Ellen Ginsberg Simon

Say Kaddish for MESA

View of a group of students as they talk together at an outdoor table on the campus of the Afeka College of Engineering, Tel Aviv, Israel, June 21, 2007. (Photo by Dan Porges/Getty Images)
View of a group of students as they talk together at an outdoor table on the campus of the Afeka College of Engineering, Tel Aviv, Israel, June 21, 2007. (Photo by Dan Porges/Getty Images)

On March 22, the Middle East Studies Association (“MESA”) hammered the final nail in its coffin as a valuable educational institution.  It was instantly reborn as a malevolent, politically motivated entity that now openly advertises an anti-intellectual, biased, and discriminatory mission.

I refer to MESA’s long-awaited endorsement of its Boycott, Divestment, and Sanctions (“BDS”) resolution.  MESA formally has chosen sides in a political, territorial dispute, approving by a vote of 768 to 167 a resolution that “endorses the 2005 call of Palestinian civil society for BDS against Israel.”

Bold words for a purported educational nonprofit with 501(c)(3) status.

In essence, MESA plans to boycott Israeli institutions of higher learning because of their ostensible connection to the Israeli government, provision of military technology, and mere presence in a land MESA would like to render Judenrein.

MESA’s action is illogical, immoral, but most importantly, illegal.

  1. Any meaningful attempt to act on it will render MESA in contravention of U.S. anti-discrimination laws.

Under Title VI of the Civil Rights Act of 1964, MESA cannot discriminate on the basis of national origin.  It is hard to see a circumstance in which enforcement of the resolution would not discriminate against Israelis qua Israelis.  It also prohibits MESA from discriminating on the basis of religion. A boycott of Israel, the one Jewish state, is discriminatory on its face.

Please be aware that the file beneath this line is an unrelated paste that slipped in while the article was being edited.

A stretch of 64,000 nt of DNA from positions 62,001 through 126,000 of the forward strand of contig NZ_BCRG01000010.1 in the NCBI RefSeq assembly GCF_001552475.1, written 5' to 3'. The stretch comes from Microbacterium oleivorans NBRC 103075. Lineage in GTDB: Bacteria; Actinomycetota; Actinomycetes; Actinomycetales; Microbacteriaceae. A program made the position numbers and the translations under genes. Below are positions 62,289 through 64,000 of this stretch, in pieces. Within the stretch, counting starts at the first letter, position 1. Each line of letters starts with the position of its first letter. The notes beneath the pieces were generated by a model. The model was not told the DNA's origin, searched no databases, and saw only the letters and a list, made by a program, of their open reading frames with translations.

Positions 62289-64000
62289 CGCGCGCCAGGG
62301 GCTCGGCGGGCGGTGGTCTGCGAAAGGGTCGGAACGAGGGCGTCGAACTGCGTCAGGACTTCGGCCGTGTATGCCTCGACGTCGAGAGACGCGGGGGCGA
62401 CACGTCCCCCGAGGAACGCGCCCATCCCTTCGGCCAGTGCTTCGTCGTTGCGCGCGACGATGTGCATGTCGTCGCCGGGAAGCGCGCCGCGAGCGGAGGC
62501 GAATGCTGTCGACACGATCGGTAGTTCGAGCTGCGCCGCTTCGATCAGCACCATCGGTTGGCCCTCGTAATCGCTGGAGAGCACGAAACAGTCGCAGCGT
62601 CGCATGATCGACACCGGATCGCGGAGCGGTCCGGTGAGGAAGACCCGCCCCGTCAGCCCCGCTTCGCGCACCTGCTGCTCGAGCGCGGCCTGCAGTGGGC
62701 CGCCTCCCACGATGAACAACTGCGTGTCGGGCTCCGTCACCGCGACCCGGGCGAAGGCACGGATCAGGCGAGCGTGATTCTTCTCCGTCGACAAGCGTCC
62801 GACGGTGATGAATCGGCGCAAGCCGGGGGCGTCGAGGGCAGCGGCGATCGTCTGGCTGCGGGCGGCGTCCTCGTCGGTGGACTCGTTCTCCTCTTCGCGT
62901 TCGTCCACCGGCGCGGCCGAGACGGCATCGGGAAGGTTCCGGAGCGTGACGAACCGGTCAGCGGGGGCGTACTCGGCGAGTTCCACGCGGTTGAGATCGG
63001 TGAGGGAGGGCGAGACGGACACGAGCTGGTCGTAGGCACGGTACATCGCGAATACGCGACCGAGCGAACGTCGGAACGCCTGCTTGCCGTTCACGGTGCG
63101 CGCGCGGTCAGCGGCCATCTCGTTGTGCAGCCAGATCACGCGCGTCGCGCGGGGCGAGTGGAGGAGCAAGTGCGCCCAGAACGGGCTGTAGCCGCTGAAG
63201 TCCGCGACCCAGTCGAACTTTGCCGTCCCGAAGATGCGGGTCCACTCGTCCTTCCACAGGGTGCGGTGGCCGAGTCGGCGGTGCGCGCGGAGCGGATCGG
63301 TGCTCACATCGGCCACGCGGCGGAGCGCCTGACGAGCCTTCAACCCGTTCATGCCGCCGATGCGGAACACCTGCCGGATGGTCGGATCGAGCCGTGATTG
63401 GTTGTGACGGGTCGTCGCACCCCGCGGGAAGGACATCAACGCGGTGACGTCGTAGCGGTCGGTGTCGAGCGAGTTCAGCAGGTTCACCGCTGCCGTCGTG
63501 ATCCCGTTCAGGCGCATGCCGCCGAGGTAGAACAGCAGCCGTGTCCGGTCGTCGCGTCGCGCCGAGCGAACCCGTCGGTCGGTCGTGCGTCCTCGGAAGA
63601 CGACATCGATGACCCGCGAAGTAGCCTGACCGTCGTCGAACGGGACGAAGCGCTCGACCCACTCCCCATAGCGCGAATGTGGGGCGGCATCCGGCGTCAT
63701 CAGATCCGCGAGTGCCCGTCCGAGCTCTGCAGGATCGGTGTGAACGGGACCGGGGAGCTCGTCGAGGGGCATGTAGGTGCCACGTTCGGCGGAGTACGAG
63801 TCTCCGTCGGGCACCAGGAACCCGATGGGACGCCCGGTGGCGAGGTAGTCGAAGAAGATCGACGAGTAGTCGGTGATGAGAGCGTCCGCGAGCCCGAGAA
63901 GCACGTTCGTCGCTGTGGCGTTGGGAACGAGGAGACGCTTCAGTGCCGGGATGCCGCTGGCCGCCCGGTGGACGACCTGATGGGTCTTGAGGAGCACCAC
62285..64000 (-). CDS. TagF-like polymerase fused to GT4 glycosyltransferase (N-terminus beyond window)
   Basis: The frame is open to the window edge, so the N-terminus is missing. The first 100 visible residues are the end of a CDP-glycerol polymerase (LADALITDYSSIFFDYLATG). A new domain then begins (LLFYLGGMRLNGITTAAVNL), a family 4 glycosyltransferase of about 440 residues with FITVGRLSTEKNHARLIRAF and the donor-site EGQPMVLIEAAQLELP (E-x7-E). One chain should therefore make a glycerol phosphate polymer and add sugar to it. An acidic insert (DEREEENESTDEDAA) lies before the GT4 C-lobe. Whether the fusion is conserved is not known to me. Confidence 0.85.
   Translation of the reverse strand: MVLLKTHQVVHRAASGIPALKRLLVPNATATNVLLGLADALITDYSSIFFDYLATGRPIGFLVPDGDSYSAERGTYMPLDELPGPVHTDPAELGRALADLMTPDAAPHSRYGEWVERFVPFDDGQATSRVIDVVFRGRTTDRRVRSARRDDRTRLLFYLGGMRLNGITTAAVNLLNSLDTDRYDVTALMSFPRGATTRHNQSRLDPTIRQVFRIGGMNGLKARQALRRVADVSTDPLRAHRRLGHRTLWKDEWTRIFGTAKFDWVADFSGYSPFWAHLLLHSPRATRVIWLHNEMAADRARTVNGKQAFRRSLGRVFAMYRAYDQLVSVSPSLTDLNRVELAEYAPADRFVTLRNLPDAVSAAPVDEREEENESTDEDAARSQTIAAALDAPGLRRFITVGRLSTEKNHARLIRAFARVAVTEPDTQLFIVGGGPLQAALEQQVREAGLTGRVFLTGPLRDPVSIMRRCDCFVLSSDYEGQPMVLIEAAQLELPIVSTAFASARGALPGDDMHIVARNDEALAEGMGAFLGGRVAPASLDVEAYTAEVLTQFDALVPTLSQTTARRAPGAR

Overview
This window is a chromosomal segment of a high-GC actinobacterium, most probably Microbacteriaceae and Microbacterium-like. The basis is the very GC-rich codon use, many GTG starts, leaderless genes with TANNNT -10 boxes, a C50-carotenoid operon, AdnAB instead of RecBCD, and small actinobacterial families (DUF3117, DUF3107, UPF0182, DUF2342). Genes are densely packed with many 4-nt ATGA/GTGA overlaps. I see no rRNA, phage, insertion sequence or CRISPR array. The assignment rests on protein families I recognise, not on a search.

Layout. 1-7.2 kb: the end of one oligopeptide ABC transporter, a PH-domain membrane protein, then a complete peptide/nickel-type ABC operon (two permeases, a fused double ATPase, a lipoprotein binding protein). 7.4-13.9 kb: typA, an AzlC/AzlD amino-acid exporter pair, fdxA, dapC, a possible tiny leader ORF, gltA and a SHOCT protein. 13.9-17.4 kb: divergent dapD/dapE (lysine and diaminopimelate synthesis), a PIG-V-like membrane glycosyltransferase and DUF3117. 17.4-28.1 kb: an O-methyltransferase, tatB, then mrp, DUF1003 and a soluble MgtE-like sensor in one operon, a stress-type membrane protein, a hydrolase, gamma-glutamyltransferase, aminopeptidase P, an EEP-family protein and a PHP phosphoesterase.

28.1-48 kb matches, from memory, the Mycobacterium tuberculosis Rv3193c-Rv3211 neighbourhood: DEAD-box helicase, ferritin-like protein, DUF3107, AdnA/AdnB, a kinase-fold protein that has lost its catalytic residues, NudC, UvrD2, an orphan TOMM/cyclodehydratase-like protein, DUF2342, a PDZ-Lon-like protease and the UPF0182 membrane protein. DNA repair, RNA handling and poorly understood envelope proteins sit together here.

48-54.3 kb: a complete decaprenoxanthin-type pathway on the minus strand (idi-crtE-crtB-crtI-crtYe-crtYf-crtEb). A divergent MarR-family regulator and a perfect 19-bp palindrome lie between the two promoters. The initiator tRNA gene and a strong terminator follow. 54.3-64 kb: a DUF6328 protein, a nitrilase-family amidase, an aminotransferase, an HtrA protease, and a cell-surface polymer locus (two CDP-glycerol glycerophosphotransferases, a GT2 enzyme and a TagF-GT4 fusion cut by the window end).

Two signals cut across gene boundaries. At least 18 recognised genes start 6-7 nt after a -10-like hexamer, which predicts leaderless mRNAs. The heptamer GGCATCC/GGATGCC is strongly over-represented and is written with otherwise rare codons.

Any implementation of the boycott per force will involve discrimination against academics on the basis of their Israeli nationality or their faith. The Civil Rights Division of the Department of Education should investigate any actions taken pursuant to the resolution.  This should include universities that pay for faculty memberships or are institutional members of MESA.

Universities may not care much for the comfort of their Jewish students and faculty these days, but you can bet they take the threat of withholding of federal funding seriously.  And, whether public or private, very few universities are not impacted in some manner by federal funding.

Students and academics should be teeing up complaints and cases against any Middle East Studies departments that attempt to enact the resolution.  They should make their administrators and board members aware of the legal liabilities created by those department signatories to the resolution.  For the department threatens more than itself when it violates the Civil Rights Act.  It threatens funding to the school as a whole.  Administrators and university boards need to get a handle on their Middle East Studies departments immediately if only to protect themselves and all of their students from the reckless actions of a few zealots.